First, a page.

A well-known local landlord pleaded guilty at Birmingham Magistrates Court today (6 July 2015) to failing to apply for a House in Multiple Occupation (HMO) licence and of breaching regulations.
Amrik Singh Gill, age 56, of Vernon Avenue in Handsworth Wood was fined and has to pay a total of £19,418.57 for failing to obtain a HMO licence (£3,000), multiple breaches of the HMO Management Regulations (£8,000), costs (£8,298.57) and victim surcharge (£120).
When officers inspected the property, they found that he had failed to maintain any of the fire alarms or correctly display notices indicating the escape route. He had also failed to ensure that the water supply and drainage systems were working correctly in that the soil and vent pipe in the kitchen was leaking.
Birmingham City Council’s cabinet member for Neighbourhood Management and Homes, Cllr John Cotton, said: “A tenant living in bedsit accommodation such as this property is almost 17 times more likely to be killed in a fire than an adult living in a similar single-occupancy house. It is because of these shocking statistics that HMO licensing exists and officers carry out checks to ensure the safety of tenants.
“Mr Gill not only provided his tenants with what can only be described as shoddy accommodation, he also put his tenants’ lives at risk and I welcome the fine imposed by Birmingham Magistrates Court.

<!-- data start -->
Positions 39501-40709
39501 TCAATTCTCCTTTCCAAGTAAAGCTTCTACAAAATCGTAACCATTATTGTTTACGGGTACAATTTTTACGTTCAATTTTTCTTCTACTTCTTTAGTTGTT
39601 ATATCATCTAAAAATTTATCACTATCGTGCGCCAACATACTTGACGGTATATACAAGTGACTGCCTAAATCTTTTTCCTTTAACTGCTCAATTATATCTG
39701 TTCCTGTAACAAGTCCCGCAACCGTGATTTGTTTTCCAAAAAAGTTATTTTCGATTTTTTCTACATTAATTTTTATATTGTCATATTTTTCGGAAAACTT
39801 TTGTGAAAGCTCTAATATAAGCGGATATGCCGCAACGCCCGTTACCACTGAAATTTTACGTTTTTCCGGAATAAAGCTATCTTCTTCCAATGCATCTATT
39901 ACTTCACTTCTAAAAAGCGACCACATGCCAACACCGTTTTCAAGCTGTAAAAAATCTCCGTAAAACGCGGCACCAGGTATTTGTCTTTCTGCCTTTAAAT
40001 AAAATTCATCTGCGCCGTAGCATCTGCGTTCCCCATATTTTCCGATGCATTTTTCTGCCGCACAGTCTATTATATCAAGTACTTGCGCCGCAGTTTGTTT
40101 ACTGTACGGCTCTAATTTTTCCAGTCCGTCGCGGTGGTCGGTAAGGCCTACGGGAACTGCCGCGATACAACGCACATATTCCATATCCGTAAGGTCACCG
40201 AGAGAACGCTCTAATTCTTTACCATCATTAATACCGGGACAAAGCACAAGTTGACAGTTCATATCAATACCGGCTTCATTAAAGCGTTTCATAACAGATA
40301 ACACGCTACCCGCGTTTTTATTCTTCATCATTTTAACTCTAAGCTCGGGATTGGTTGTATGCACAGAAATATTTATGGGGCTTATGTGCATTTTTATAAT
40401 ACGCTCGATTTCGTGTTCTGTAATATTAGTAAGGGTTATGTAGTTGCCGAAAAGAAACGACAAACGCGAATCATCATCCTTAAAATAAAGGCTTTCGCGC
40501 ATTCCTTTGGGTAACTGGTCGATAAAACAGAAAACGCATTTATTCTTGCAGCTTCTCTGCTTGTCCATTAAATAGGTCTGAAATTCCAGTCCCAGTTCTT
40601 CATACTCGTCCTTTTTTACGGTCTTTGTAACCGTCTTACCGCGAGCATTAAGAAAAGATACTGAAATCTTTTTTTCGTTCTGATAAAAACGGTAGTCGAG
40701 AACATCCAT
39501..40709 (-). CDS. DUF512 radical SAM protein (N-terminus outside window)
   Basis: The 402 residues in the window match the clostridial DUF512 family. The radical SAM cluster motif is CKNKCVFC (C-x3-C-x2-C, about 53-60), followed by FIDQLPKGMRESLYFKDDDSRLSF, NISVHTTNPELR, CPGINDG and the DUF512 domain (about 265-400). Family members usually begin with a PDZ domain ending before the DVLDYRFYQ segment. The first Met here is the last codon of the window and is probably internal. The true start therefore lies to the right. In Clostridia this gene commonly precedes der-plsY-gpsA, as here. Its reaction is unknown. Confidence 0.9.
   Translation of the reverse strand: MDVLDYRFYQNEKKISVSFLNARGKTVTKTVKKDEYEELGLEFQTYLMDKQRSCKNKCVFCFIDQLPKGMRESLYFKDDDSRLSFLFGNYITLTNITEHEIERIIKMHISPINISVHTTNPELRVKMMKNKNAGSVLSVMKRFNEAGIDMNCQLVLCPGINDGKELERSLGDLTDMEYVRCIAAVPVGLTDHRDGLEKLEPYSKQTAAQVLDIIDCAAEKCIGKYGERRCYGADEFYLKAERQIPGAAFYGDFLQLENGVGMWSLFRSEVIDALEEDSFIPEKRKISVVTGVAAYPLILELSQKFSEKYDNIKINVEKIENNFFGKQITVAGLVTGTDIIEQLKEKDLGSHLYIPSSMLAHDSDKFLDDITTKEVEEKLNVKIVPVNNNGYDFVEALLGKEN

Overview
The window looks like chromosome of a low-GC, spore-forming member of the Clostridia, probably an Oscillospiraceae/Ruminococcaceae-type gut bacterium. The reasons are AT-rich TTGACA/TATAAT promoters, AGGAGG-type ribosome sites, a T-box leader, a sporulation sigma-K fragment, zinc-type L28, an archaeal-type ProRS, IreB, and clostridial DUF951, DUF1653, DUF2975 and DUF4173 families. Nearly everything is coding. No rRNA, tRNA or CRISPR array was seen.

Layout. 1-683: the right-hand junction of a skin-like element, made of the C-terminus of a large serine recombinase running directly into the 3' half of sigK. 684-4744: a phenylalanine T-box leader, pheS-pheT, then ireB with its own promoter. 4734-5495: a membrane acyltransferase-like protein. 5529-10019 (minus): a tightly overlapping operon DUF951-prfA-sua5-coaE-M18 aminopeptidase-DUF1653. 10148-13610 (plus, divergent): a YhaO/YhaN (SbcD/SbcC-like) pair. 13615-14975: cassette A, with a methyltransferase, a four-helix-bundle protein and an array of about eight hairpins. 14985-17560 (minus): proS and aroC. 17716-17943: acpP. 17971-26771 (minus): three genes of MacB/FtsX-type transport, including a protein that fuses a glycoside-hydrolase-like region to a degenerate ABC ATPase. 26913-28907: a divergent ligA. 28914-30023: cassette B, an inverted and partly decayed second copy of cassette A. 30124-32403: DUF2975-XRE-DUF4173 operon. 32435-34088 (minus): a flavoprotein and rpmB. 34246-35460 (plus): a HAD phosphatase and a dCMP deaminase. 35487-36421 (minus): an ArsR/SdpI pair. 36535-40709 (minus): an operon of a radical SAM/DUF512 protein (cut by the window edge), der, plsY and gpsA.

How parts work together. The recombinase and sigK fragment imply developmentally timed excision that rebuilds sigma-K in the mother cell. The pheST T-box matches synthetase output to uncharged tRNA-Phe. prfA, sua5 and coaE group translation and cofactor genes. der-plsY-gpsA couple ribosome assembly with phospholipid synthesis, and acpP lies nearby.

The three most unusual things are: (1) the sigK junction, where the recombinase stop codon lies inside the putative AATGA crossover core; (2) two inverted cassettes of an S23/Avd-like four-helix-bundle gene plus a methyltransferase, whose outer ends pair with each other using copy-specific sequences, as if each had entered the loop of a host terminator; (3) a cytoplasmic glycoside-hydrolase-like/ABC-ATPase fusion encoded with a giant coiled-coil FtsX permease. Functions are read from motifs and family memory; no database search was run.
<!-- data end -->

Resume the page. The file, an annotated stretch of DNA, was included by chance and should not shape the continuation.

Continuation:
“The council has over 1,800 licensed properties which demonstrates that most landlords are responsible and law abiding, but the council’s HMO Licensing Team will continue to pursue and prosecute those that aren’t.”
Landlords who are unsure of the licensing requirement should telephone 0121 303 4009 or visit http://www.birmingham.gov.uk/hmo
Since April 2006, there has been a requirement to license houses of three storeys or more, occupied by five or more tenants in two or more households, who share an amenity such as a bathroom or kitchen.
The House in Multiple Occupation (HMO) licence ensures that management standards and housing conditions in the private rented sector are maintained and includes a requirement for the safety of the gas and electrical installations and means of escape from fire.
Amrik Singh Gill had breached HMO Management regulations and was fined, compete breakdown of fine as follows:
- Failure to obtain a HMO licence – fine of £3,000
- Failure to ensure that the manager’s contact details were displayed in the property – fine of £500
- Failure to ensure that any fire alarms were maintained in good working order – fine of £3,000
- Failure to display notices indicating the location of means of escape to enable them to be clearly visible to the occupiers – fine of £3,000
- Failure to ensure that the water supply and drainage system serving the property was maintained in good, clean and working condition in that the soil and vent pipe in the kitchen was leaking – fine of £1,000
- Failure to ensure that any bins were provided for the storage of refuse and litter pending disposal – fine of £500
Failure to obtain a HMO licence for the property carries a maximum fine of £20k. Breaches of the HMO Management Regulations carry a maximum fine of £5k for each breach of regulation.
A first application for a HMO licence costs £1,150 for up to five years which amounts to a cost to the landlord of less than £5 a week. The renewal of a licence is £850.
Image shows Birmingham Magistrates Court